GRANT HART (1961-2017): Lennon McCartney to Bob Mould’s John Paul in Hüsker Dü, the Beatles of SST Records. Grant had incredible command of a potentially wild voice, alternating between a molten bray and the loneliest boy in an abandoned room. He even looked brokenhearted sometimes, rattled in slept-in hair and yesterday’s clothes around a hopeful (if weary) smile. Labelmates the Minutemen gave punk its jazz-garde political fire; Hart and Mould, its volcanic emotion, with Hart on drums bashing its torment awake. A turbulent dynamic fueled a slew o’ albums between 1983 and 1987; although eventually swathed in major-label enhancements, plus an evolved sense of musicianship, their hooks penetrated flesh and their roar drew blood. Grant got the last word on the very last LP, Warehouse: Songs and Stories, a mantra of crashing relationships and fresh-won independence called “You Can Live at Home.” Both he and Mould became prolific solo artists, with varying degrees of success but no diminished sense of urgency and purpose. After all he endured, only illness from within could bring Grant Vernon Hart down. 56, St. Paul, MN.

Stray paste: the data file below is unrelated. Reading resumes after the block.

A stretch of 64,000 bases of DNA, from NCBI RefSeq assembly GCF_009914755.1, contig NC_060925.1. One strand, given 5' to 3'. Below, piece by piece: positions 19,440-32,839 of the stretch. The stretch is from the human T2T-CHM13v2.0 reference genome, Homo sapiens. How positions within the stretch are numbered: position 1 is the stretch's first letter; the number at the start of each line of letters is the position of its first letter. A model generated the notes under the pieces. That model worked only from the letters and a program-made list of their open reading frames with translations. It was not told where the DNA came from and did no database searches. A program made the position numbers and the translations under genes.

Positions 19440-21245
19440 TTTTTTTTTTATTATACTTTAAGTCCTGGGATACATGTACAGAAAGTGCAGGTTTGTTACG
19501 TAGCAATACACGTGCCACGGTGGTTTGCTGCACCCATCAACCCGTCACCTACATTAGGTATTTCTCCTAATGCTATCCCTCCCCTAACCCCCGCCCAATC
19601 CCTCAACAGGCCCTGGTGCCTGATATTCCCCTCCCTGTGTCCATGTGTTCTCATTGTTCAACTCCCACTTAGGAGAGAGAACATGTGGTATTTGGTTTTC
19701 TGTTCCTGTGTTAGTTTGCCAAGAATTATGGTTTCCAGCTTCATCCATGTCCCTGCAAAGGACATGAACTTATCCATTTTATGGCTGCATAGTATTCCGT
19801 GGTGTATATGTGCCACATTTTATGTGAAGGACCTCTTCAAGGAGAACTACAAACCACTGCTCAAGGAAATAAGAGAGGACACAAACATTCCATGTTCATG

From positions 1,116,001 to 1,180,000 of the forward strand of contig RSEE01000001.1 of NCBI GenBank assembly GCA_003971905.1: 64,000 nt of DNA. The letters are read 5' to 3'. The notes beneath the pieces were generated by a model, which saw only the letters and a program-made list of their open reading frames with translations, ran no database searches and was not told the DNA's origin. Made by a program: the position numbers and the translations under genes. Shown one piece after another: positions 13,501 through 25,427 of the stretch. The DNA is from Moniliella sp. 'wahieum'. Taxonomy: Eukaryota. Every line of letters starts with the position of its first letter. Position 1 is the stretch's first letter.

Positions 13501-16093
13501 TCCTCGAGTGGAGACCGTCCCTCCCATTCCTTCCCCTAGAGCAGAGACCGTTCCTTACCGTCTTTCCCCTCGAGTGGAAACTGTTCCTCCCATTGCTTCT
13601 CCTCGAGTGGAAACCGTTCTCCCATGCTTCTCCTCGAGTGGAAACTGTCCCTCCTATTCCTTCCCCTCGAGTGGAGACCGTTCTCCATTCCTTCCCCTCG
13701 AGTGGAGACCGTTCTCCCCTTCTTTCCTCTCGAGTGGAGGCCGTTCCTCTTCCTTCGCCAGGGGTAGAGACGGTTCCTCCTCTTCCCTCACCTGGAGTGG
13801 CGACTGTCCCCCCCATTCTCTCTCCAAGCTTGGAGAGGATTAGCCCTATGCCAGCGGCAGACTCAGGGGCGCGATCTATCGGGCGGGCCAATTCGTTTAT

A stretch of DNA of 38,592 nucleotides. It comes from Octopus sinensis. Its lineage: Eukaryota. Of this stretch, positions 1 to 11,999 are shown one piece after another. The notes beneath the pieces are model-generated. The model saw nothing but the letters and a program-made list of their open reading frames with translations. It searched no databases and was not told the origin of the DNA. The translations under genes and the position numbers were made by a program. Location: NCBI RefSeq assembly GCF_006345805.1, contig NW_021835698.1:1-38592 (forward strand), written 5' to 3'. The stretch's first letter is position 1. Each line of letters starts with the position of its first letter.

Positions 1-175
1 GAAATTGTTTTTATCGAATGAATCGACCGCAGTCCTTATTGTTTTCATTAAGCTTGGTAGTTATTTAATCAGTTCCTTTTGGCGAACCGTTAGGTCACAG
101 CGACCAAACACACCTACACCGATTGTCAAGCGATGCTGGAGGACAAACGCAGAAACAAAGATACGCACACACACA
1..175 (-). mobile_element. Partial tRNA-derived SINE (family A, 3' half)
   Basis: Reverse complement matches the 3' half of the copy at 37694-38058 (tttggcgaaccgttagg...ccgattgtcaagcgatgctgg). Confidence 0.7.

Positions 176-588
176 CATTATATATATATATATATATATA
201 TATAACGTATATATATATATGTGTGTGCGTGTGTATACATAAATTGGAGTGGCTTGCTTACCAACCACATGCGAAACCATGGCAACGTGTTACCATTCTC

HARRY DEAN STANTON (1926-2017): Harry Dean, Main Man, built of life, powered by habit. His continued mobility was an amused defiance of mortality. On an episode of this season’s Twin Peaks, the horizon-centenarian remarked, “I been smokin’ 75 years, every fuckin’ day” and chuckled through breath his vices should have ended in the ’70s. He was a character actor in only that his characters had names, but they entered scenes as Harry Dean Stanton, sucking face with space beasts, piloting a glowing airborne car, outwitting a murderous 1957 Plymouth Fury, sacrificing himself for the greater good, or taking slugs at bar’s end, hangdog gaze reliving movies you missed. A vision I’ve had since I was a kid: the apocalypse hits— Rapture, whatever — last human croaks it. Harry Dean rises to his feet, stuffs his half-combed jungle into a nearby hat, then ambles away, too rare and real to die. 91, Los Angeles, CA.